We make a lot of decision in everyday life: sometimes they’re almost unconscious or sudden, but sometimes decision making can be a longer and more difficult process, and it involves emotional engagement.
In order to simplify, we can define decision as a choice of an individual or a team to make an action in a group of possible options. Many sciences and disciplines studied it. The concept of choice recalls the one of freedom. We can call it decision if the individual has a number of options: a forced choice, with no alternative, is not a decision.
A decision is usually made in order to solve a problem. In psychology, there’s a difference between decision making and problem solving. When we solve problems, our choice is driven by our goal; when we make a decision, our choice is made after finding the best alternative among a number of options.
Decision making can be considered as the result of cognitive and emotive process from which a choice derives, and a way is found among the possible options.
In this clip from “The Children Act“, Emma Thompson plays a judge who has to make a difficult decision about a surgery for the separation of two Siamese twins. What should she do? Should she authorize the surgery against parents’ will thus letting one of the children die? Shouldn’t she authorize it, thus letting both of the twins die? Should she intervene on what nature or God created or not?
In this difficult decision, both reason, i.e. what Law foresees in this case, and emotion, heart, play a role. The judge is doubtful, cannot decide, studies the case, collects information and testimony and, in a short time, has to make a difficult choice and render a verdict. Her decision will have an influence on twins’, parents’ and their loved ones’ life. Her decision, as it happens in our life and company, will not be shared or accepted by everyone.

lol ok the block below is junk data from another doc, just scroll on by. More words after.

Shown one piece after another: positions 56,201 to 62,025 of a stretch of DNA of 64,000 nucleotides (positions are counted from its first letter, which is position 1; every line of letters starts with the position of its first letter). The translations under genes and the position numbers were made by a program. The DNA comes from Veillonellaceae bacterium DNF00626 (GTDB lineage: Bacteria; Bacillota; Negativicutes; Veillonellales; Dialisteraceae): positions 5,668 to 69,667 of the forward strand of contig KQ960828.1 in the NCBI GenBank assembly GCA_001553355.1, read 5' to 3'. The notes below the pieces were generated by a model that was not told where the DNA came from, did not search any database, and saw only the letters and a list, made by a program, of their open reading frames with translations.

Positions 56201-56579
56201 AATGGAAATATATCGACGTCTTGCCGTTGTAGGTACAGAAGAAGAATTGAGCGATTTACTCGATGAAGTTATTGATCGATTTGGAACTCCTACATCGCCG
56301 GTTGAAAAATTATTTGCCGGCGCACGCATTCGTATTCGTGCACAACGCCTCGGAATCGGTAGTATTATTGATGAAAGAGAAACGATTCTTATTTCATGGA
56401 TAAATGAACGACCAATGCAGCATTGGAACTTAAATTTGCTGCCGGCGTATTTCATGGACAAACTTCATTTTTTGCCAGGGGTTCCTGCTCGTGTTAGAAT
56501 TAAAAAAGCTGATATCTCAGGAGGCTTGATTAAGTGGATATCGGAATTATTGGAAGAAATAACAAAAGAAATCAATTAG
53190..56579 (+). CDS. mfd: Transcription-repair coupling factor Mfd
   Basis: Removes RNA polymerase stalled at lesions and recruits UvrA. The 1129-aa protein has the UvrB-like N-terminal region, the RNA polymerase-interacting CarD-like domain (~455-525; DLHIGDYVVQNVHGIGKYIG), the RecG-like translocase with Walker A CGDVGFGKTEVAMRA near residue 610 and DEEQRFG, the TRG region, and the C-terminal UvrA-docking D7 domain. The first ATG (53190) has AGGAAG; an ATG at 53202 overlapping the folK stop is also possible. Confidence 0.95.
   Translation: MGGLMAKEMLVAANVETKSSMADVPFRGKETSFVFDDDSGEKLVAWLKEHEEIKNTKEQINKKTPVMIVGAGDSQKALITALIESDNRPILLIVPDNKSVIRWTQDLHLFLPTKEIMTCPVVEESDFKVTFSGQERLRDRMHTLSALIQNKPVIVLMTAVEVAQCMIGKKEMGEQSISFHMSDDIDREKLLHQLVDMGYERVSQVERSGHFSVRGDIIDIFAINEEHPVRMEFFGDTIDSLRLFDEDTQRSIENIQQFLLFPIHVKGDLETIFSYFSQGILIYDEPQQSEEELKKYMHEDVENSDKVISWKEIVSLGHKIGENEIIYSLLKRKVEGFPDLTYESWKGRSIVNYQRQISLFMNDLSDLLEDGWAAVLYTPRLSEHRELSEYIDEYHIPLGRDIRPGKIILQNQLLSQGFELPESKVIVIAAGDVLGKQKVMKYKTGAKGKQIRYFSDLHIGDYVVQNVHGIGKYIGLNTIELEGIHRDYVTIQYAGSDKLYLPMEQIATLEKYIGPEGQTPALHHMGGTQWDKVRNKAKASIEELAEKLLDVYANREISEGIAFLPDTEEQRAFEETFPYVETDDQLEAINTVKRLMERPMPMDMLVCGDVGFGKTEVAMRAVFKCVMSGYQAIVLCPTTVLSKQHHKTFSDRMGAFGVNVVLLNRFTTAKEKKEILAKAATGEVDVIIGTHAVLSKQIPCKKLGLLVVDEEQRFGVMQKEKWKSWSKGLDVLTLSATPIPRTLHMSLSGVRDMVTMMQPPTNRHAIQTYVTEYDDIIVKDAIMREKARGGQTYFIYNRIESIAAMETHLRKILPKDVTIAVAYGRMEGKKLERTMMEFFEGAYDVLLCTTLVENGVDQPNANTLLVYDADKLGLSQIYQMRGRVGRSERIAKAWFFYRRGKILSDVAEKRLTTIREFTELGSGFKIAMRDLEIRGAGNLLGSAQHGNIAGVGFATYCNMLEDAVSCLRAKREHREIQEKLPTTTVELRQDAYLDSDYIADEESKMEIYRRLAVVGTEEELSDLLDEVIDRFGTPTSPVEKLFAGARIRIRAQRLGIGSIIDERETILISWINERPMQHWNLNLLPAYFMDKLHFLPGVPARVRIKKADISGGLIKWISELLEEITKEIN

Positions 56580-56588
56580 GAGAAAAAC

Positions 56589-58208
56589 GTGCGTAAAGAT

How much does she feel lonely because of that? How much would it be useful to share difficult decision for decision itself and for the one who as responsibility for the final choice?
Dale Carnegie says: “Do the very best you can: and then put up your old umbrella and keep the rain of criticism from running down the back of your neck”; maybe he means that the more we are aware of the criteria we used to decide, the more it’s easy to be invulnerable to unfair criticism. And that’s what judge Fiona Maye tries to do in the movie.